It’s easy to procrastinate about creating a budget, but they’re not that hard to do. Here’s why you should get onto it.
12 March 2015
If there is one constant in the health sector, it is that change will always be with us. Whether that change is driven by demographics, technology or regulation, every part of the health sector is continually evolving.
This is particularly true for Australia’s 5,500 community pharmacies across the country.
Twenty years ago, the idea that your local pharmacy could assist with services like blood pressure tests, diabetes risk assessments and smoking cessation programs would have been quite foreign. But today, thousands of community pharmacies across the country are providing these services to Australians.
While this diversification by community pharmacies has been an important step to extend the reach of preventative and primary health care, it has also been an important business development for pharmacy operators.
Over the last decade, pharmacies have been in search of alternative revenue sources as dispensing income contracts – and this trend is unlikely to change any time soon with price reductions under the Government’s Simplified Price Disclosure issued in October 2014 leading to a decrease in dispensing revenue by 1.9 per cent in 2014-15.
The future of dispensing income and indeed the overall competitive landscape for community pharmacy will be influenced by the current Competition Policy Review, PBS Price Disclosure reforms and the 6th Pharmacy Agreement.
Despite these challenges, the future is still bright and Australia’s 28,000 registered pharmacists have much to be optimistic about.
Not only are there additional opportunities for pharmacies to extend further into primary and preventative health, our research demonstrates that pharmacies themselves can adopt better business practices to improve revenue, returns and overall business productivity.
As the nation’s number one business bank with the largest network of dedicated health bankers in Australia, we are uniquely placed to provide valuable business insights to community pharmacies.
Three key metrics
While there are always lots of options to improve the productivity of pharmacies, exclusive NAB research has identified three important metrics for community pharmacies to keep an eye on.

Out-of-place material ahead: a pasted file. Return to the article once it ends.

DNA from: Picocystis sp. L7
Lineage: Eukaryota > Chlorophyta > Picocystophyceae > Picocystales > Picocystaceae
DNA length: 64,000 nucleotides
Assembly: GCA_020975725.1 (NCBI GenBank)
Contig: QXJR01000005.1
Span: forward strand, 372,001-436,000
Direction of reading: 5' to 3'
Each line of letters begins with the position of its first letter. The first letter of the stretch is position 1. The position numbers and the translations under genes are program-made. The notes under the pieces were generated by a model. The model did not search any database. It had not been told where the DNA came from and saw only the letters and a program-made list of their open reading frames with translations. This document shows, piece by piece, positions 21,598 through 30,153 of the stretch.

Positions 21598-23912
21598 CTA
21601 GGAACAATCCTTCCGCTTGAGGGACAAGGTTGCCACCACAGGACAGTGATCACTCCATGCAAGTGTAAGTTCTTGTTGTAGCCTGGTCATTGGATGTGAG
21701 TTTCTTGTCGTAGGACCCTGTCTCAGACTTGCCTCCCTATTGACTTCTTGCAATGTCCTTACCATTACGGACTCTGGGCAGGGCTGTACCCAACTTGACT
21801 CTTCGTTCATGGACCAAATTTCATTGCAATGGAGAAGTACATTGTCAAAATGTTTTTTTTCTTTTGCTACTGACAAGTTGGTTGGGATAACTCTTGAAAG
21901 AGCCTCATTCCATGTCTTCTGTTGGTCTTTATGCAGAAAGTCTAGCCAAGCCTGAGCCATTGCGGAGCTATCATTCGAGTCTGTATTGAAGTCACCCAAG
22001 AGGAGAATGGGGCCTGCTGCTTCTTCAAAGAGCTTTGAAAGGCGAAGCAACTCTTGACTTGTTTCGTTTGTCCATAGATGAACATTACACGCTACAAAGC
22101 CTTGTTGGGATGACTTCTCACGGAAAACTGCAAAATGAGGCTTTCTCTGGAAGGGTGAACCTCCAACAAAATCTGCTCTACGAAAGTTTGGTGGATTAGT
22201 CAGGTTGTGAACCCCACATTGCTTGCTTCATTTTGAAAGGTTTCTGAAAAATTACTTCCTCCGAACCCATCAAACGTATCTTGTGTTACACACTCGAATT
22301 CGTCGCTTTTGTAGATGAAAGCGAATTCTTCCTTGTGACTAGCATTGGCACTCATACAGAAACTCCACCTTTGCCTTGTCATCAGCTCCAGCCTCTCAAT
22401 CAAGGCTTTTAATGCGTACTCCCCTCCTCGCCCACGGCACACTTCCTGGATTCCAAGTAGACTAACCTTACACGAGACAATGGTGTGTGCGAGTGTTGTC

First, improving cash flow by measuring stock turnover is a relatively simple, but very effective tool to ensure that adequate stock controls are in place to reduce inventory costs and increase stock turns. Within the pharmacy sector, NAB data shows that average stock turnover nationally moved from 5.21 in 2010 to 7.66 in 2014. This means, of course, that pharmacies are improving their stock turnover – ensuring stock sits on shelves for a shorter amount of time, resulting in better cash flow. But, with top performers having stock turnover rates as high as 8.5, there is always room to improve.
Dispensary to sales ratio
Second, keeping an eye on the dispensary to sales ratio can also help pharmacies to understand where key sales are being generated. For example, we have seen average dispensary to sales reduce in pharmacies from 68.8 per cent in 2010 to 66.2 per cent in 2014. As non-dispensary income grows, it will be important that community pharmacies understand their customers and the product mix they want to see on pharmacy shelves. The right product mix for the right target market keeps businesses focussed and customers happy.
Wage costs-to-sales ratio
Finally, understanding how much a pharmacy is spending on its people is critical. In Australia’s pharmacies, wage costs-to-sales ratio has increased from 11.9 per cent in 2010 to 14.3 per cent in 2014. However, it’s important that spending on people is not just seen as a ‘cost’. Some of Australia’s most successful pharmacies have focussed on attracting a talented work force that puts the customer first. This can mean a greater up-front cost, but this investment will pay dividends over time.
There is, of course, a lot more to running a pharmacy than numbers. But, a pharmacy’s numbers can give some quick ‘vitals’ to understand how the pharmacy is operating compared to peers, and help steer the pharmacist towards business improvements opportunities.